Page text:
What Philly law firms are advising clients about Brexit
For now, the status quo will remain. The decision by United Kingdom voters to exit the European Union means the British government must now negotiate the terms of its withdrawal, which could take up to two years.
For now, the status quo will remain.
The decision by United Kingdom voters to exit the European Union means the British government must now negotiate the terms of its withdrawal, which could take up to two years.
The stakes are enormous for Europe and much of the world. London could lose its primacy as an investment center. Yet the effect on the U.S. economy will likely be small.
Certainly, the news rattled the stock market, which saw a 610-point drop in the Dow Jones industrial average Friday. Nine of the 10 main industries in the Standard & Poor's 500 slid, with financials reversing their strongest climb since April with the biggest drop in four years. Shares in banks, airlines, and auto-related companies were especially hard-hit.
Yet the Brexit vote, by forcing the pound and euro lower, made European vacations potentially cheaper for U.S. tourists.
In the United States, companies with trading relationships with U.K. firms can expect little change in the near term, said Jane Rosenberg, executive director of the British American Business Council in Philadelphia.
"Nothing will happen immediately," she said.
Similarly, Thomas Wilson, managing director of Wealth Advisory at Brinker Capital in Berwyn, said the economic impact of the U.K.'s pending exit is likely to be muted on these shores.
"The U.S. does not do a lot of trading with the U.K.," he said. "In fact, U.S. exports to the U.K. is only 0.3 percent of U.S. GDP."
But the U.K. and the EU will have to redraft agreements affecting a broad swath of industries, from life sciences and pharmaceuticals to financial services and data processing.
"I can't imagine a more complicated negotiation than what we face now," said Andrew Hood, a lawyer in London for Center City's Dechert L.L.P. who focuses on international trade and EU regulation. "We are telling our clients, nothing is changing immediately."
What lawyers like Hood are doing is presenting various scenarios to clients on how those negotiations might go and what the impact will be from one sector to the next.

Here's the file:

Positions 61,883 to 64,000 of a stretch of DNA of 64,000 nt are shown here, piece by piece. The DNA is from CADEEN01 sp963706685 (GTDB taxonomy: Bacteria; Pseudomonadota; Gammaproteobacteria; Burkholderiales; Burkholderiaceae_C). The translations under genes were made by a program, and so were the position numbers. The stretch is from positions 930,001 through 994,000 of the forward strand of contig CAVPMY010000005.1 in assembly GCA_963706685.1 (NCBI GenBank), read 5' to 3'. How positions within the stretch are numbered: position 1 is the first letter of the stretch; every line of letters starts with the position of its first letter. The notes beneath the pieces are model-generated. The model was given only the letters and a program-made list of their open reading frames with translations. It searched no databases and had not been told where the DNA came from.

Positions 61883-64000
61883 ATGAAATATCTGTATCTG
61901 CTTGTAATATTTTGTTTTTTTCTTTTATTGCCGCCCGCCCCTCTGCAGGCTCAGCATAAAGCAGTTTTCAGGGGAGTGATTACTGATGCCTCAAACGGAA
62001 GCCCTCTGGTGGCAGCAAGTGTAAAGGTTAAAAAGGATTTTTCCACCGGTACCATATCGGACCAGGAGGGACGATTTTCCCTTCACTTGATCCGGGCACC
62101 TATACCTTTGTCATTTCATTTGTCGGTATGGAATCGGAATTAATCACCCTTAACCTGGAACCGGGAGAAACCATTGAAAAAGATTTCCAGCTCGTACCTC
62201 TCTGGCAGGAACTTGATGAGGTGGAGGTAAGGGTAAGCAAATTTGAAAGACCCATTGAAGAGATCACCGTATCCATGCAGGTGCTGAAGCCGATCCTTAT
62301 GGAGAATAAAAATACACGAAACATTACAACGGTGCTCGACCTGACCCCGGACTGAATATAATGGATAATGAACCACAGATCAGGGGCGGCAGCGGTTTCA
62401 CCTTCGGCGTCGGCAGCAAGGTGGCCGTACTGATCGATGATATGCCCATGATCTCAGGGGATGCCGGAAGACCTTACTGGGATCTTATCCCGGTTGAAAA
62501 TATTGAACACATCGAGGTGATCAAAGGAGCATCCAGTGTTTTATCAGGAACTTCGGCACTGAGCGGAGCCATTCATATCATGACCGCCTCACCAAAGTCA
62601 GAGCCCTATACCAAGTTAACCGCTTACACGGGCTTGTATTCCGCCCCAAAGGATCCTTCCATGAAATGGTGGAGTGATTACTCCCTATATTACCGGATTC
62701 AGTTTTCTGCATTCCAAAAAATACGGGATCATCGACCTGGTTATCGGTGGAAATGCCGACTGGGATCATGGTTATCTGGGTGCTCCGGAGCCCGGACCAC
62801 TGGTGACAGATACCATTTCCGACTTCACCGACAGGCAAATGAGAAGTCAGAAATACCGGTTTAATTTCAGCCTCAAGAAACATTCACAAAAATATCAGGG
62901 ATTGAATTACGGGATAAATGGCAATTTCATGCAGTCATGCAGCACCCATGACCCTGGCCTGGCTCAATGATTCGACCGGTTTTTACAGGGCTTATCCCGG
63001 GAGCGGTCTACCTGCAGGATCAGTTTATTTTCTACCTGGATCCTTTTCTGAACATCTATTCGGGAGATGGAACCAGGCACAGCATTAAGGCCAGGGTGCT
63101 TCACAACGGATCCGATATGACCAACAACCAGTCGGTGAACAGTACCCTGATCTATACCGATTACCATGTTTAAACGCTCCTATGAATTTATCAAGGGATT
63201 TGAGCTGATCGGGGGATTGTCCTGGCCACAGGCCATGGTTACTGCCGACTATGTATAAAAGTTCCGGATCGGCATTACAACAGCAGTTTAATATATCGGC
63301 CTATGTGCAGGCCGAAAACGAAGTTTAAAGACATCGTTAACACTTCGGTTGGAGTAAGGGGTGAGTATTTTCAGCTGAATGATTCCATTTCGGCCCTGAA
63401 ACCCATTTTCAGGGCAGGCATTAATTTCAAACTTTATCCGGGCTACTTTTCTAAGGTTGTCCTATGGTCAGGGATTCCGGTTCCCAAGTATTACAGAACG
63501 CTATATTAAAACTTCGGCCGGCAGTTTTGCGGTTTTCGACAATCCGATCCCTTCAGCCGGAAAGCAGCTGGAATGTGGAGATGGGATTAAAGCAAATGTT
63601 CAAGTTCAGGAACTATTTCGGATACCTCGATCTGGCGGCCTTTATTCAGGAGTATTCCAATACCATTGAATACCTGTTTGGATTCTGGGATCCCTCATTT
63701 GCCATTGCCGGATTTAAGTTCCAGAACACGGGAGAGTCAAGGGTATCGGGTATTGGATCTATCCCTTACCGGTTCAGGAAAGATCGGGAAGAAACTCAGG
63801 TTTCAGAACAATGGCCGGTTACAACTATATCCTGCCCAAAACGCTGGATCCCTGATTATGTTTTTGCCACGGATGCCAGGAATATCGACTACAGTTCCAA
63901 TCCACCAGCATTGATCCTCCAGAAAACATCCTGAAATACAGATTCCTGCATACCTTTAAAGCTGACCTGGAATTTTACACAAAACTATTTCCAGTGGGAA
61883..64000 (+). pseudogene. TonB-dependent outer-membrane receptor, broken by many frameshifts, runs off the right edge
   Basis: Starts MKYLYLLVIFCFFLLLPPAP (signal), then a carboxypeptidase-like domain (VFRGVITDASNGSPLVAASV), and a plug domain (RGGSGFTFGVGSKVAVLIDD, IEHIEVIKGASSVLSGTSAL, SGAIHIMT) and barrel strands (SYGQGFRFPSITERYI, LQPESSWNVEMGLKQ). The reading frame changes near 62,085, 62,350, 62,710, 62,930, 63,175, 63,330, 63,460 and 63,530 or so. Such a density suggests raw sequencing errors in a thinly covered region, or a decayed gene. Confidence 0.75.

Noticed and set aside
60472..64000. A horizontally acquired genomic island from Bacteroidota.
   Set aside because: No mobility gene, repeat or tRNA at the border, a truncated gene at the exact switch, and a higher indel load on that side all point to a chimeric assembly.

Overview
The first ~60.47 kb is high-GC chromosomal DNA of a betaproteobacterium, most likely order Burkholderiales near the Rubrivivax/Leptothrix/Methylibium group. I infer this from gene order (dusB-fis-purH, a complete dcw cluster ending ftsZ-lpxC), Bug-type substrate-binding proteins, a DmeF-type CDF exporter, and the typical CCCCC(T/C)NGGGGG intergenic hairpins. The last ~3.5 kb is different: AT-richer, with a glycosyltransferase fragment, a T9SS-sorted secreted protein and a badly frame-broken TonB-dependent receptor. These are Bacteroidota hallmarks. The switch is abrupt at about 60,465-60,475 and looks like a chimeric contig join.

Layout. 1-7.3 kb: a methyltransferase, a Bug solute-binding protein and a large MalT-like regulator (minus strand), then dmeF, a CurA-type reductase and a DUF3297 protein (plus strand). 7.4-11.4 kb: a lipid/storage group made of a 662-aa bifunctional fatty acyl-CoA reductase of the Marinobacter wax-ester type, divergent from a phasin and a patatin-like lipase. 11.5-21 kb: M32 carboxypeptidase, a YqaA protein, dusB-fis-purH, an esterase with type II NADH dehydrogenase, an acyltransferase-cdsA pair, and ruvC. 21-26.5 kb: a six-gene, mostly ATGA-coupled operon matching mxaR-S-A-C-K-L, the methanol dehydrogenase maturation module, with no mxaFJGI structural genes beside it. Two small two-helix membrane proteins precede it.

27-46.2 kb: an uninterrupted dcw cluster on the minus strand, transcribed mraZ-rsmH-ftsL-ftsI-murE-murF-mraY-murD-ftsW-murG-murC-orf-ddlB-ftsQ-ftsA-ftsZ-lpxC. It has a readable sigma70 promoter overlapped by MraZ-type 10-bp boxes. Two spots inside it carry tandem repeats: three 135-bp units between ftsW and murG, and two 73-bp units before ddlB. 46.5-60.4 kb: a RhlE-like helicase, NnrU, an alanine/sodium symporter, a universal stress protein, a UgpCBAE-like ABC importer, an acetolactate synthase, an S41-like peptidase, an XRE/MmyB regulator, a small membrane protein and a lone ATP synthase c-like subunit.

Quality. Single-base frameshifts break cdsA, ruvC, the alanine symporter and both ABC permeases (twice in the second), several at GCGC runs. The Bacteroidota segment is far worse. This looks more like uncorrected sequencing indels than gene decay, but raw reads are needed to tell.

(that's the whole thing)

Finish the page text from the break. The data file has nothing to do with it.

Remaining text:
London is Europe's preeminent financial services center, and hedge funds, investment banks, and other firms are already gaming out the possibility of moving operations elsewhere, says Hood, adding that he expects that London will continue to be a hub of international investment activity.
"If you are a hedge fund and can foresee moving to Ireland, why wouldn't you do that [planning] now?" Hood asked. Life sciences companies with research and development in the U.K. might lose out, since the EU targets significant research funds to labs in the U.K., he added.
William Yonge, a financial services lawyer with Morgan Lewis & Bockius, the Philadelphia-based firm with a large global footprint, said the long-term risk to banks and hedge funds is the loss of so-called "pass-porting" rights that permit them to do business with any of the EU member nations. Once licensed by the EU, they can avoid country-by-country licensing procedures within it.
But that privilege might disappear as the sides hash out their future relationship.
One way that the licensing privileges might be retained, Yonge said, is for the U.K. to opt for membership in the European Economic Area, a kind of junior membership in the EU, now held by Norway, Iceland, and Lichtenstein.
The EEA affords member states many of the same trade advantages as full membership in the EU, but without the ability to influence policy.
Yonge noted, however, that remaining EU members might be reluctant to afford the U.K. those privileges, lest other restive nations take that as a sign that they could bolt without significant economic pain.
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